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Brazilian Journal of Chemical Engineering

Print version ISSN 0104-6632

Braz. J. Chem. Eng. vol.30 no.4 São Paulo Oct./Dec. 2013

http://dx.doi.org/10.1590/S0104-66322013000400023 

PROCESS SYSTEMS ENGINEERING

 

Finite volume simulation of 2-D steady square lid driven cavity flow at high reynolds numbers

 

 

K. YapiciI, *; Y. UludagII

ICumhuriyet University, Department of Chemical Engineering, Phone: + 90.346.219 1010/1338, Fax: + 90.346.219 1179, 58140 Sivas, Turkey. E-mail: kyapici@cumhuriyet.edu.tr
IIMiddle East Technical University, Department of Chemical Engineering, 06531 Ankara, Turkey

 

 


ABSTRACT

In this work, computer simulation results of steady incompressible flow in a 2-D square lid-driven cavity up to Reynolds number (Re) 65000 are presented and compared with those of earlier studies. The governing flow equations are solved by using the finite volume approach. Quadratic upstream interpolation for convective kinematics (QUICK) is used for the approximation of the convective terms in the flow equations. In the implementation of QUICK, the deferred correction technique is adopted. A non-uniform staggered grid arrangement of 768x768 is employed to discretize the flow geometry. Algebraic forms of the coupled flow equations are then solved through the iterative SIMPLE (Semi-Implicit Method for Pressure-Linked Equation) algorithm. The outlined computational methodology allows one to meet the main objective of this work, which is to address the computational convergence and wiggled flow problems encountered at high Reynolds and Peclet (Pe) numbers. Furthermore, after Re > 25000 additional vortexes appear at the bottom left and right corners that have not been observed in earlier studies.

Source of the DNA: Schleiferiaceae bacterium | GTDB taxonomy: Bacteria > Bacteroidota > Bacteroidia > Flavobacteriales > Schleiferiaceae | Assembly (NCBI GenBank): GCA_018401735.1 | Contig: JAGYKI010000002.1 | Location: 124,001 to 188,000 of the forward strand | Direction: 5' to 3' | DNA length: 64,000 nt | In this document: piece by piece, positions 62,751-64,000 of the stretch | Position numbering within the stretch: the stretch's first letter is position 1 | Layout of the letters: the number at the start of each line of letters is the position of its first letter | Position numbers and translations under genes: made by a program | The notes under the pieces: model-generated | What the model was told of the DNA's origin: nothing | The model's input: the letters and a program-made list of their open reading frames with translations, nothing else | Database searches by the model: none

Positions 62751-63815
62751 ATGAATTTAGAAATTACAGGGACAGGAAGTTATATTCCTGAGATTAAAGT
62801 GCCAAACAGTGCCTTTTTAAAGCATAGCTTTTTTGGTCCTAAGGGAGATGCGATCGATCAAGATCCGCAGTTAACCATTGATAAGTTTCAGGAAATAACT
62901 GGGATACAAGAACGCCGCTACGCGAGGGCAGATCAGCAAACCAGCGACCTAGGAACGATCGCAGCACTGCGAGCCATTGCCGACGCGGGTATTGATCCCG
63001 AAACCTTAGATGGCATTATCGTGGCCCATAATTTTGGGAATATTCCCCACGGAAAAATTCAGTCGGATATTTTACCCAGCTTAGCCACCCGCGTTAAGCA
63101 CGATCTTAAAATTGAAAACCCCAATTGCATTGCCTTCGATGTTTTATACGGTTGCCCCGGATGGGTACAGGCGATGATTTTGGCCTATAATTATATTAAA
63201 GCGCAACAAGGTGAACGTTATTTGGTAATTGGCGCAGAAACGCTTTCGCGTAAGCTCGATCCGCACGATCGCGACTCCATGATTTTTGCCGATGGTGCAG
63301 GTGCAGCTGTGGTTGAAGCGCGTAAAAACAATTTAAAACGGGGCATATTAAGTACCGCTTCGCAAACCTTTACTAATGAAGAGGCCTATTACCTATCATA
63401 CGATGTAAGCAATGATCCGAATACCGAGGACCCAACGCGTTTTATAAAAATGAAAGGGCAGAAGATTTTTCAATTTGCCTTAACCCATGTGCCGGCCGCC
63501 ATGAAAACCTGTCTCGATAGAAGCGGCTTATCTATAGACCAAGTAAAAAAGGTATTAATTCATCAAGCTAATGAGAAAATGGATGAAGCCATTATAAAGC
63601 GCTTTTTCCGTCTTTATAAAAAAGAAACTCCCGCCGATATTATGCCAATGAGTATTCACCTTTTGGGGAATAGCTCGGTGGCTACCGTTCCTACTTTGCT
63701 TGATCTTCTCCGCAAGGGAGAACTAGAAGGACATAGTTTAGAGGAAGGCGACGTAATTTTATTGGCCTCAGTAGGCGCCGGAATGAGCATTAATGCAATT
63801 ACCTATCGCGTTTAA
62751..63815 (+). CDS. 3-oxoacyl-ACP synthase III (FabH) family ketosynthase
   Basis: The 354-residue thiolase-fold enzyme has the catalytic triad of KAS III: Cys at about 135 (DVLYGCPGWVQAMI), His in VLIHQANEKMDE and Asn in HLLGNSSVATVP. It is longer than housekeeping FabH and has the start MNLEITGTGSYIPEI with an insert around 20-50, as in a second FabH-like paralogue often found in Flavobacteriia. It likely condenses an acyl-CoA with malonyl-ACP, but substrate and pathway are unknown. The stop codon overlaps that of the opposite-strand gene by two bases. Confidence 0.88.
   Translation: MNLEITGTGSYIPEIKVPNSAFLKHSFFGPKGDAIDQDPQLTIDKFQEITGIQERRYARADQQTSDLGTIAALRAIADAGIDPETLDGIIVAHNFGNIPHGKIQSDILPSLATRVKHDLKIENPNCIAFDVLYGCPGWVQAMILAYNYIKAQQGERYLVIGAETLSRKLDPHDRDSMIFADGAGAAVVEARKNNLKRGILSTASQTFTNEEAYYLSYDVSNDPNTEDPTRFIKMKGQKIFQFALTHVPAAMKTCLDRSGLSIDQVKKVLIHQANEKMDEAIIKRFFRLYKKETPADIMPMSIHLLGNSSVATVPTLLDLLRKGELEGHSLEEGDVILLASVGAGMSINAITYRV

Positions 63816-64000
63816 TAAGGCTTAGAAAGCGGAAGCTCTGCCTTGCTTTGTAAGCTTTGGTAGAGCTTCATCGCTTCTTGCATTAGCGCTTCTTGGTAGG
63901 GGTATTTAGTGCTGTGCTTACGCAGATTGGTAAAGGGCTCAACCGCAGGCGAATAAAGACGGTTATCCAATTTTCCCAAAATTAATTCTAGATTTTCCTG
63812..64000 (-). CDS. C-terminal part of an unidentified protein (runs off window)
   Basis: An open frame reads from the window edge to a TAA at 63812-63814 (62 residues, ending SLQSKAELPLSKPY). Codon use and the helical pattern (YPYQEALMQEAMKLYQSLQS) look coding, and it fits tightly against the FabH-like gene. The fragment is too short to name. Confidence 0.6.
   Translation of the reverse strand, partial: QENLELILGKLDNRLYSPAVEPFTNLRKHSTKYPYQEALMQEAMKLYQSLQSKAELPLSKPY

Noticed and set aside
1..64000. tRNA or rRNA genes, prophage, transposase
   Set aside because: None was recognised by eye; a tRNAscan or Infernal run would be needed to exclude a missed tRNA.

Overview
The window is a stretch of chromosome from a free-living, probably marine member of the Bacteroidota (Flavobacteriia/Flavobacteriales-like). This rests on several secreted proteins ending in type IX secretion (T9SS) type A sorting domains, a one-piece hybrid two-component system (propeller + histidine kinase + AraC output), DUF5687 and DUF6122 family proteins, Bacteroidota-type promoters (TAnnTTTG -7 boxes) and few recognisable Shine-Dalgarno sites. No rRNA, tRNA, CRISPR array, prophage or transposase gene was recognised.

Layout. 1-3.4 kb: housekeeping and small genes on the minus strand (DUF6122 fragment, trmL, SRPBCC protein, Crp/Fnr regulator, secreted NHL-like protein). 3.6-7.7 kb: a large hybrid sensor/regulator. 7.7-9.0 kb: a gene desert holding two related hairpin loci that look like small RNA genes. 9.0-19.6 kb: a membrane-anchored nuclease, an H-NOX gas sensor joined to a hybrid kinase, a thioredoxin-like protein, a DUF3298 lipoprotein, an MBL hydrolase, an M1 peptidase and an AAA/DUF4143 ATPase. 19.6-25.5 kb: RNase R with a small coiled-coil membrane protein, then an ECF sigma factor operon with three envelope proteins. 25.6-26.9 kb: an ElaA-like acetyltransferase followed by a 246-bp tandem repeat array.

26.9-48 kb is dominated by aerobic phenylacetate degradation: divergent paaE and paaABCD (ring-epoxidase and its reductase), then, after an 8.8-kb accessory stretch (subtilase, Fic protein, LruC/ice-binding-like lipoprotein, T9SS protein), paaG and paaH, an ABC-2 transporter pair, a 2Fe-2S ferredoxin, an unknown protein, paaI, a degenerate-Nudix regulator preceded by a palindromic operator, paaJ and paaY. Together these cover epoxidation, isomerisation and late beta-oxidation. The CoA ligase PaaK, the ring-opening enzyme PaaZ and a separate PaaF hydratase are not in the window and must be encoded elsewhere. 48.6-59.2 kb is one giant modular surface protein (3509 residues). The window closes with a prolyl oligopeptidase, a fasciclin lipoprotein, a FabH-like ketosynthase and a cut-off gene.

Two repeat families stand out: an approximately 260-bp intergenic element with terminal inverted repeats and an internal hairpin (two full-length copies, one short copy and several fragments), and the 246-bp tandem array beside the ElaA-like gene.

Keywords: Finite volume method; QUICK; Driven cavity flow; High Reynolds number.


 

INTRODUCTION

Lid-driven cavity flow of Newtonian fluids is one of the most well-known problems in the Computational Fluid Dynamics (CFD) literature due to its peculiar challenges in the form of singularities in spite of its simple geometry (Figure 1) (Botella and Peyret, 1998). In addition, the availability of both analytical solutions and experimental results for the lid-driven cavity flow field has enabled researchers to test and improve their computational methods through this benchmark geometry.

 

 

Recently, physical, mathematical and numerical aspects of the steady incompressible lid-driven cavity flow were discussed in detail by Erturk (2009). The findings of the study were also compared with those of earlier publications.